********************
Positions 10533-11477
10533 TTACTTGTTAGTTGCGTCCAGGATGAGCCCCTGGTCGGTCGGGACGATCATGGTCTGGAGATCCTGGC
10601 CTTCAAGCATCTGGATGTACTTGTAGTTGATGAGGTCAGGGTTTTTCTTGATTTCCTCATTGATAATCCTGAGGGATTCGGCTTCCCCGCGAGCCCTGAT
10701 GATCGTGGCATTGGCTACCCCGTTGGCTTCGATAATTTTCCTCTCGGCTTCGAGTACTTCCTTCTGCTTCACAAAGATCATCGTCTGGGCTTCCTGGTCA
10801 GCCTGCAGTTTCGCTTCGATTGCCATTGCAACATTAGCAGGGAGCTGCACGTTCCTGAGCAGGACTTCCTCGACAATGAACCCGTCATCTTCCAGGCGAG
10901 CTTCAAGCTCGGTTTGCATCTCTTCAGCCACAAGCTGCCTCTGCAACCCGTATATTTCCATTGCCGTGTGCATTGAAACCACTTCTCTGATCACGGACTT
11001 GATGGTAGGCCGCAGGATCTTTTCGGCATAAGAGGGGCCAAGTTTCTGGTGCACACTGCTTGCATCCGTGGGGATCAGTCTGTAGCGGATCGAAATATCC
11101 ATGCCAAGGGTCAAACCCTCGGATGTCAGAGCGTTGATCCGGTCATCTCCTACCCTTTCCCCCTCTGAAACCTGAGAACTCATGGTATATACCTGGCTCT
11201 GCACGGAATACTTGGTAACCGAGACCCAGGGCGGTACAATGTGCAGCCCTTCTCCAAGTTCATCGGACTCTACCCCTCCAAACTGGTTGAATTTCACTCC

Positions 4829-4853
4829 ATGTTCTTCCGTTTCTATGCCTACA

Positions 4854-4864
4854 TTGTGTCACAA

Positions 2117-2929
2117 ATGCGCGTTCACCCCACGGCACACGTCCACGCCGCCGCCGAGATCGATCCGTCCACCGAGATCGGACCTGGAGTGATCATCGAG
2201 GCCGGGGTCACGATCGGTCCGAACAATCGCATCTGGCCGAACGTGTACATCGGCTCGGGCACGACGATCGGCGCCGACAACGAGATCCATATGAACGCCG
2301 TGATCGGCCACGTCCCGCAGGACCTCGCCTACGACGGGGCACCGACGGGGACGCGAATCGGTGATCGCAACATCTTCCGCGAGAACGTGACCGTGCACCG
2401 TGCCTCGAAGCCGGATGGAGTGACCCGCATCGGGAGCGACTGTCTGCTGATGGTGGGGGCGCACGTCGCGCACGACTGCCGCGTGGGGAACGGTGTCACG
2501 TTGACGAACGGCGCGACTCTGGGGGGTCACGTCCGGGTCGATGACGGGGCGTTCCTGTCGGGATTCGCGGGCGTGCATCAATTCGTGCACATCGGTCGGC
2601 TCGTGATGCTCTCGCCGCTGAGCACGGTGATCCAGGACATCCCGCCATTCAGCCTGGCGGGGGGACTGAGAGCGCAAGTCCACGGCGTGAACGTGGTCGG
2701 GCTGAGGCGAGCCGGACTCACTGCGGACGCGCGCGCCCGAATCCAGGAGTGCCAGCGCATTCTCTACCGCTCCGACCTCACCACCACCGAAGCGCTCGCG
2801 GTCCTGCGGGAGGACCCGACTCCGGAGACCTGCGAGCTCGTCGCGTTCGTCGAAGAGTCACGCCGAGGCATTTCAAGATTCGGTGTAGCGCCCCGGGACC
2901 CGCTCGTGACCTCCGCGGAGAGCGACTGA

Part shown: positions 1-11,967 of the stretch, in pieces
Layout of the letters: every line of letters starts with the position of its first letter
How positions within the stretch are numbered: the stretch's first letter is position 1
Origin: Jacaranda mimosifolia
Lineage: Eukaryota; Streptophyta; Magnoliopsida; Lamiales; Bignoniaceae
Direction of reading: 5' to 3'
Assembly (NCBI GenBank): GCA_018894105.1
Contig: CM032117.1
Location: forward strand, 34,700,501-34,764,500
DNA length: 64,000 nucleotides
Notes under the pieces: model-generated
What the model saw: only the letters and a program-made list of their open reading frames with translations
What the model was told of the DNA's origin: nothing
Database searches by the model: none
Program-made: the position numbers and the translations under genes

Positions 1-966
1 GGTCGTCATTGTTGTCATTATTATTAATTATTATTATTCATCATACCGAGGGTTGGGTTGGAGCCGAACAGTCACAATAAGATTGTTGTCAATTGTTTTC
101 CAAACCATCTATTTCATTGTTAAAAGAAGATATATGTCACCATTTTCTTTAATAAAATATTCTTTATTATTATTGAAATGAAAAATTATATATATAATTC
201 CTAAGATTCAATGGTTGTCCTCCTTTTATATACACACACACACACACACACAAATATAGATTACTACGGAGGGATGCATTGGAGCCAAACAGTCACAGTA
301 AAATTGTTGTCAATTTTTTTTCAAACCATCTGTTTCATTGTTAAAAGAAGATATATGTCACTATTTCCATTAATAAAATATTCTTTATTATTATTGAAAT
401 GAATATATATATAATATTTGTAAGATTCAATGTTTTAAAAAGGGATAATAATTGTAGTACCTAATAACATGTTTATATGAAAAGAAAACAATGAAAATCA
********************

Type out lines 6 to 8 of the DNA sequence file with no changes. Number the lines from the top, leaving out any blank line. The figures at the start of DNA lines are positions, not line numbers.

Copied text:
10901 CTTCAAGCTCGGTTTGCATCTCTTCAGCCACAAGCTGCCTCTGCAACCCGTATATTTCCATTGCCGTGTGCATTGAAACCACTTCTCTGATCACGGACTT
11001 GATGGTAGGCCGCAGGATCTTTTCGGCATAAGAGGGGCCAAGTTTCTGGTGCACACTGCTTGCATCCGTGGGGATCAGTCTGTAGCGGATCGAAATATCC
11101 ATGCCAAGGGTCAAACCCTCGGATGTCAGAGCGTTGATCCGGTCATCTCCTACCCTTTCCCCCTCTGAAACCTGAGAACTCATGGTATATACCTGGCTCT